Why you might need reading glasses as you get older

By HBF

3 minutes

12 August 2021

A mature man wearing glasses and reading on a tablet

If you’re over 40, it’s normal to start having a bit of trouble reading things up close. An OPSM optometrist explains why – and what you can do.

Do you find yourself extending your arm out to read your phone, or struggling to read the restaurant menu in dim lighting?

If you’re over 40, this is likely to be a sign of presbyopia – a gradual reduction of your eyes’ ability to focus on objects up close as you get older.1

What exactly is presbyopia? And what can you do about it? OPSM optometrist Elizabeth Kodari explains a few things you need to know.

What is presbyopia?

Presbyopia is a natural part of ageing, and there is no known way to prevent it, Kodari says.1

“With time, the muscles that surround the natural lens of your eye become less flexible and elastic,” she says.

“This stiffening means your eyes are no longer able to change shape as easily and focus on objects up close.”

Signs of presbyopia

People often begin to notice these vision changes in their 40s, and it usually continues to worsen until around the age of 65.1

A few signs Kodari says you might notice include:

  • Blurry vision up close
  • Eye strain after prolonged close work
  • Holding reading material further away
  • Difficulty reading in low light
  • Needing to increase font size on your digital devices
  • Headaches and tiredness from the strain of focusing your eyes

“If you notice any of these signs, it’s a good idea to book in an eye check with an optometrist,” Kodari says.

How glasses and contacts can help

The good news is presbyopia can usually be easily corrected with glasses or contact lenses.1

“By focusing light before it reaches the lens of the eye, glasses can help us see clearly up close,” Kodari explains.

“Besides simple reading glasses, there are different type of lenses such as multifocal and occupational lenses to help correct for a range of distances.

“Contact lenses can also help correct presbyopia with multifocal and monovision lens options. Your optometrist will be able to advise which option is best for you.”

Can you just get over-the-counter reading glasses?

You will find cheap pairs of ready-made reading glasses available at chemists, service stations and online. These are designed to magnify things in front of you, and may be a suitable option for some people.2

However, Kodari says it’s better if you can see an optometrist to make sure you have the correct prescription and fit for your individual needs.

“If your reading glasses are too strong, this may cause headaches and eye strain,” she says.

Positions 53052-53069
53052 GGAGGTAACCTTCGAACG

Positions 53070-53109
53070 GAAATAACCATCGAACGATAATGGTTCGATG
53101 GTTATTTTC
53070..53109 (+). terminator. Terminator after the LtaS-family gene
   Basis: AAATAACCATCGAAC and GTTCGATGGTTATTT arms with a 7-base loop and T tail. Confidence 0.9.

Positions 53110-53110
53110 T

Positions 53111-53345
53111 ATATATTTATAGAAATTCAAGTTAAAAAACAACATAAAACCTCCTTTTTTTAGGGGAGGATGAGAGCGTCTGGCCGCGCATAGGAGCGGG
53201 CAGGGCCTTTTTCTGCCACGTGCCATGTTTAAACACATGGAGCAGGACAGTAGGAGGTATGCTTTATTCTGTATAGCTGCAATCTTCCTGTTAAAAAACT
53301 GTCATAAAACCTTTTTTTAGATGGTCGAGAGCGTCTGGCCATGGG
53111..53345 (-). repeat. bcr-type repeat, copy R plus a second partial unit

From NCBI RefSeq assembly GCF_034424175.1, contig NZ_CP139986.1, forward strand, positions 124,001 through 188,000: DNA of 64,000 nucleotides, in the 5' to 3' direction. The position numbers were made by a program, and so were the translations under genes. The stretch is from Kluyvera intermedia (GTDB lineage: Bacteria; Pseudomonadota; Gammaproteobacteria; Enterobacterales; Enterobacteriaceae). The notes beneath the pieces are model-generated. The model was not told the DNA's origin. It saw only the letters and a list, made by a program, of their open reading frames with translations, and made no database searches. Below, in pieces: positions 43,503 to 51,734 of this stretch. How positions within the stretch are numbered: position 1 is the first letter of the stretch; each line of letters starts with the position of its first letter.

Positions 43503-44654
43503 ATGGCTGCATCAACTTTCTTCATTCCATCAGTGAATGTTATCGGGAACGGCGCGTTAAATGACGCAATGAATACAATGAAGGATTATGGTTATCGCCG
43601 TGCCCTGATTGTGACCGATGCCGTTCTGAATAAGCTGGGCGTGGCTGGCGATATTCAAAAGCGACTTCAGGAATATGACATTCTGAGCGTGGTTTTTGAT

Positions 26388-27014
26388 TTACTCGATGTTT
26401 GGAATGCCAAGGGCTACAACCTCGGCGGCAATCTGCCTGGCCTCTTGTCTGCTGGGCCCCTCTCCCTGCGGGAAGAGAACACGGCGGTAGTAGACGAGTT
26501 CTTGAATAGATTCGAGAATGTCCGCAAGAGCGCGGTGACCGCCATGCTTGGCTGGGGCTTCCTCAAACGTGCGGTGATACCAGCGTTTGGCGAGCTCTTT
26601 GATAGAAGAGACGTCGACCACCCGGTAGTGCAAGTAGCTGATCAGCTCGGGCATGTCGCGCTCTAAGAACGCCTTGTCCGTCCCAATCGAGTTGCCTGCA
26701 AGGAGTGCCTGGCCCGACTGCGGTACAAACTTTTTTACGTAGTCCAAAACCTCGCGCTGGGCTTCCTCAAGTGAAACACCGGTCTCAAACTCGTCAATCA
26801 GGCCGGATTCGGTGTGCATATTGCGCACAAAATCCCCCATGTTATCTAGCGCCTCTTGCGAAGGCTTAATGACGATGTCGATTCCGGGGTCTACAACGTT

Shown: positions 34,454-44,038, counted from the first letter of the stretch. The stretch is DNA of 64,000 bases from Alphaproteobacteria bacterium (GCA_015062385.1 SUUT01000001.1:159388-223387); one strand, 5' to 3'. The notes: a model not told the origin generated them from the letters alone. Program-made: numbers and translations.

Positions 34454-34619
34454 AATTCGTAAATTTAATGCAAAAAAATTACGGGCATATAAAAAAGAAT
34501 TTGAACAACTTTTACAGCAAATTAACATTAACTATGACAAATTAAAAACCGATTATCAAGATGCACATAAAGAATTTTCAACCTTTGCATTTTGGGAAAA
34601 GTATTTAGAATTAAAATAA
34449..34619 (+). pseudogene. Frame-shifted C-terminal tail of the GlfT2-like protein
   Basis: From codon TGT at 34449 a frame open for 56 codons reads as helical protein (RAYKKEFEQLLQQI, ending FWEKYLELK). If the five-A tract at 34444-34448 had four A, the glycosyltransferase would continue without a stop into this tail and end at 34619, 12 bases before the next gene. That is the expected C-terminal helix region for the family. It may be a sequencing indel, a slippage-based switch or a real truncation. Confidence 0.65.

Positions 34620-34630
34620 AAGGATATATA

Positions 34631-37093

“Other factors such as the position of the eyes, distance between our pupils and the fit of the frames can all have an impact on your vision and eye comfort too.”

Seeing an optometrist also gives you the opportunity to check for signs of eye health problems, which is particularly important as you get older.3

Plus, if you have extras cover that includes optical, you can get benefits back on prescription glasses and contacts, helping you manage the costs.

Tips for healthy eyes and vision

So what else can you do to look after your eyes? Kodari shares a few tips:

  • Get an eye check every two years (or more frequently if recommended by your optometrist). Common ageing eye conditions such as glaucoma and macular degeneration often have no symptoms until they’re quite advanced, so regular eye screening is the best way to catch them early.4
  • Give your eyes a rest from screens. “When using digital devices, every 20 minutes, take a 20 second break from your screen and focus on an object far away to help your eyes relax and adjust focus,” Kodari suggests.5
  • Wear sunglasses. “It’s important to protect our eyes from the harmful effects of ultraviolet radiation (UV), which can increase our risk of developing eye conditions such as cataracts, pterygium, and skin cancers.”6
  • Eat a healthy diet. “A healthy, balanced diet rich in nutrients including omega-3s, lutein and vitamins A, C and E is great for your eye health,” Kodari says.”7
  • Know your family history. “Some eye conditions can be genetic. Let your optometrist know if you have a family history of any eye conditions.”8
Take a look at HBF optical cover

See clearly and look great. With HBF extras, you can get 100% back on prescription glasses and contacts, up to your annual limit.

Find out more

Sources:
1Presbyopia – healthdirect (2019)
2Is it okay to buy glasses from the chemist or service station? – Good Vision for Life (Optometry Australia) (2021)
3What is an eye test? – Vision Initiative
4The ageing eye conditions you need to know about – Centre for Eye Research Australia (2020)
5Screen time and your rel="noopener noreferrer" rel="noopener noreferrer" eye health – OPSM
6Sun safety for your eyes – Centre for Eye Research Australia (2020)
7What’s cooking good looking – Good Vision for Life (Optometry Australia) (2020)
8Booking an eye test – Vision Initiative

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Disclaimer:

This article contains general information only and does not take into account the health, personal situation or needs of any person. In conjunction with your GP or treating health care professional, please consider whether the information is suitable for you and your personal circumstances.